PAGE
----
Gene–gene interaction of AhRwith and within the Wntcascade affects susceptibility to lung cancer

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Abstract

Background: Aberrant Wnt signalling, regulating cell development and stemness, influences the development of many cancer types. The Aryl hydrocarbon receptor (AhR) mediates tumorigenesis of environmental pollutants. Complex interaction patterns of genes assigned to AhR/Wnt-signalling were recently associated with lung cancer susceptibility. Aim: To assess the association and predictive ability of AhR/Wnt-genes with lung cancer in cases and controls of European descent. Methods: Odds ratios (OR) were estimated for genomic variants assigned to the Wnt agonist and the antagonistic genes DKK2, DKK3, DKK4, FRZB, SFRP4 and Axin2. Logistic regression models with variable selection were trained, validated and tested to predict lung cancer, at which other previously identified SNPs that have been robustly associated with lung cancer risk could also enter the model. Furthermore, decision trees were created to investigate variant × variant interaction. All analyses were performed for overall lung cancer and for subgroups. Results: No genome-wide significant association of AhR/Wnt-genes with overall lung cancer was observed, but within the subgroups of ever smokers (e.g., maker rs2722278 SFRP4; OR = 1.20; 95% CI 1.13–1.27; p = 5.6 × 10–10) and never smokers (e.g., maker rs1133683 Axin2; OR = 1.27; 95% CI 1.19–1.35; p = 1.0 × 10–12). Although predictability is poor, AhR/Wnt-variants are unexpectedly overrepresented in optimized prediction scores for overall lung cancer and for small cell lung cancer. Remarkably, the score for never-smokers contained solely two AhR/Wnt-variants. The optimal decision tree for never smokers consists of 7 AhR/Wnt-variants and only two lung cancer variants. Conclusions: The role of variants belonging to Wnt/AhR-pathways in lung cancer susceptibility may be underrated in main-effects association analysis. Complex interaction patterns in individuals of European descent have moderate predictive capacity for lung cancer or subgroups thereof, especially in never smokers.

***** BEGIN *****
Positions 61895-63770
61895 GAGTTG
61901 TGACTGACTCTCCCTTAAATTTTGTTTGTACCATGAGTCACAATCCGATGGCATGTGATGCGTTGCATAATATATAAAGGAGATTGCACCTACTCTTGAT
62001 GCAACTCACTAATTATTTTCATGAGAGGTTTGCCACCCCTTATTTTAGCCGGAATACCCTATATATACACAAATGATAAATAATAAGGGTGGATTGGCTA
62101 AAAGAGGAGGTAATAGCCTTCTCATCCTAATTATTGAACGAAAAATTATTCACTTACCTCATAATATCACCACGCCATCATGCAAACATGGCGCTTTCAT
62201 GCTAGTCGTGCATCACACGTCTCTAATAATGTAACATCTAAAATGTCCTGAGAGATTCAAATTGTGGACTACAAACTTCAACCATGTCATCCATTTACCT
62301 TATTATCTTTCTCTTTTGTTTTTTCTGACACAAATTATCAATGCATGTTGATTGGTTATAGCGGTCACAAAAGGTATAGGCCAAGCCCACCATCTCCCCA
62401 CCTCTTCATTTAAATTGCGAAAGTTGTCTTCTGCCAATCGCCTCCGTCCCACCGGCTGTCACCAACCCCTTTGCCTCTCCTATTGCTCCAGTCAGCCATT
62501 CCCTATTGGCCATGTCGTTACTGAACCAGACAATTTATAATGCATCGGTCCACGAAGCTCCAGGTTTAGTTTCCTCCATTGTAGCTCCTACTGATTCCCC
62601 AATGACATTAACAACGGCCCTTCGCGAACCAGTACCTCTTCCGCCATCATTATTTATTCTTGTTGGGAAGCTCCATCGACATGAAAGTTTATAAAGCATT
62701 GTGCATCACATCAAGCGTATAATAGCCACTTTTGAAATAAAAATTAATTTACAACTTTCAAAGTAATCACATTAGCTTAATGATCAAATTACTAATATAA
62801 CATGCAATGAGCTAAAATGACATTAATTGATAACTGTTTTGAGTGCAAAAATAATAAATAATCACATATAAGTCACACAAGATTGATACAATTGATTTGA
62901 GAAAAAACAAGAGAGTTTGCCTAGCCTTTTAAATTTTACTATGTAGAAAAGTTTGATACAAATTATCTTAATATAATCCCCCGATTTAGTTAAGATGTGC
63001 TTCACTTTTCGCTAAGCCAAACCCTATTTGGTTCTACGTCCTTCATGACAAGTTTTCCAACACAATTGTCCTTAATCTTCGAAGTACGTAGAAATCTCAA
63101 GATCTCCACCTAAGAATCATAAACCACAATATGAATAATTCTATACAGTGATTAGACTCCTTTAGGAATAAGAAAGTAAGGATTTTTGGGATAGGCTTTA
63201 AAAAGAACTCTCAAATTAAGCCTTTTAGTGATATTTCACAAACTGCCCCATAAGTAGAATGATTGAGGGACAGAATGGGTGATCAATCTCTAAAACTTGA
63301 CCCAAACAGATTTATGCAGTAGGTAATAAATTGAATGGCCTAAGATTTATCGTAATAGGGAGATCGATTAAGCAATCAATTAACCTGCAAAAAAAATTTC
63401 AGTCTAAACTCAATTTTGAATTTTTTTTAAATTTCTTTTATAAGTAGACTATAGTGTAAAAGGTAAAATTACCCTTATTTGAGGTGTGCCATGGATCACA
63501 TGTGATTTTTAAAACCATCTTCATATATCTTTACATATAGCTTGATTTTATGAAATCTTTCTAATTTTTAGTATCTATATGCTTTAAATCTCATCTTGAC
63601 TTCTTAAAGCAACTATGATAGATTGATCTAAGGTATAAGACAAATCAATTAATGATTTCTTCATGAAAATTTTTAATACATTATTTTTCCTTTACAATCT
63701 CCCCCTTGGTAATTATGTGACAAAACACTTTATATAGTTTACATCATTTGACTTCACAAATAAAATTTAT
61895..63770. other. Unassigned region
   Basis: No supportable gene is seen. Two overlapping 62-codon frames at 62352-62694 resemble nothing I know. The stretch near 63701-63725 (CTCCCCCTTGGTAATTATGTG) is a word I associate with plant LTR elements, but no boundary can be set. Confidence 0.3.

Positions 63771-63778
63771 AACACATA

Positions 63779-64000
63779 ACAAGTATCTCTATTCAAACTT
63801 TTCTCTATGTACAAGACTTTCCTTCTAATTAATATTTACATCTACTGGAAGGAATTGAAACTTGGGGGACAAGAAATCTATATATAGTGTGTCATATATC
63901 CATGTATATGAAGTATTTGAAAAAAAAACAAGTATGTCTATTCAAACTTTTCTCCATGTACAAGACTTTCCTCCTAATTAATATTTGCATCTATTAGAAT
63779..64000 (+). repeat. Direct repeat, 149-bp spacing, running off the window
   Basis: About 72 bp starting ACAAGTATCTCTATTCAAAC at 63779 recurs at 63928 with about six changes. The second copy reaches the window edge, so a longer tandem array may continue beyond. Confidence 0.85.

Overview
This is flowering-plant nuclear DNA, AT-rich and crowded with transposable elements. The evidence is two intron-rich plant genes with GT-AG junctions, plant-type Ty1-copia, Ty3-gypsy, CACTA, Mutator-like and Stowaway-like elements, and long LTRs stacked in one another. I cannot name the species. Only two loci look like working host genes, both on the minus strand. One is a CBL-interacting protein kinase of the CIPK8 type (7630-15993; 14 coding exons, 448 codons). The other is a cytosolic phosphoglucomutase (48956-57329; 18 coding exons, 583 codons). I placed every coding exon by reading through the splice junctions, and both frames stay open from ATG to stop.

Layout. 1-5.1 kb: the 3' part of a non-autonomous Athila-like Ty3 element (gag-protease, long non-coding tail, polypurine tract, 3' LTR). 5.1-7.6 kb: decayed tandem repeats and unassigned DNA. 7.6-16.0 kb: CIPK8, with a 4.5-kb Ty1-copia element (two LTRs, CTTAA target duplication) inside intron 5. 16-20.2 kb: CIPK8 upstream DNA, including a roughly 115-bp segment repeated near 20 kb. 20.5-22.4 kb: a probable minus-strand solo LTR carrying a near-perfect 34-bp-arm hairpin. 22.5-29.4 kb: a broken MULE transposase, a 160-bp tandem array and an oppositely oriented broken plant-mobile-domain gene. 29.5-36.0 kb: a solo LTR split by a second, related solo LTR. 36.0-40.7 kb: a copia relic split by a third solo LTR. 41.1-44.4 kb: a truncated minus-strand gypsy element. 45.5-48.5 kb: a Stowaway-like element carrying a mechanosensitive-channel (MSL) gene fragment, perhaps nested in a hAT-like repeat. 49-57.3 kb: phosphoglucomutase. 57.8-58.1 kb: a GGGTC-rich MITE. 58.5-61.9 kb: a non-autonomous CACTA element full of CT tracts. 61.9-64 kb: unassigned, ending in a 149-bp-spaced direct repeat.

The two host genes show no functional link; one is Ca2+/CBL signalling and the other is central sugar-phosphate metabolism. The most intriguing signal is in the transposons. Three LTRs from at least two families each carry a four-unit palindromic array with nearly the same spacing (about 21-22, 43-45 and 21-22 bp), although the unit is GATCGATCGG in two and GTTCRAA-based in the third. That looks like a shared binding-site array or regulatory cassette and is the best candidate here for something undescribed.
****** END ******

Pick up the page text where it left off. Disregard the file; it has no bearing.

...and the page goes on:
Original languageEnglish
Article number14
JournalEuropean Journal of Medical Research
Volume27
Issue number1
DOIs
StatePublished - Dec 2022

Bibliographical note

Funding Information:
Open Access funding enabled and organized by Projekt DEAL. The National Institutes of Health (7U19CA203654-02/ 397 114564-5111078 Integrative Analysis of Lung Cancer Etiology and Risk) supported this work. CARET is funded by the National Cancer Institute, National Institutes of Health through grants U01 CA063673, UM1 CA167462, R01 CA 111703, RO1 CA 151989, U01 CA167462 and funds from the Fred Hutchinson Cancer Research Center. The Boston Lung Cancer Study was funded by NCI grant 5U01CA209414. Other individual funding for participating studies and members of INTEGRAL-ILCCO are listed elsewhere [, , ]. The funders had no role in study design, data collection and analysis, decision to publish, or preparation of the manuscript. We acknowledge support by the Open Access Publication Funds of the Göttingen University.

Publisher Copyright:
© 2022, The Author(s).

Keywords

  • Association
  • Decision trees
  • Gene–gene integration
  • Never smoker
  • Polygenic risk score
  • Prediction
  • Small cell lung cancer
  • Susceptibility

ASJC Scopus subject areas

  • Medicine (all)

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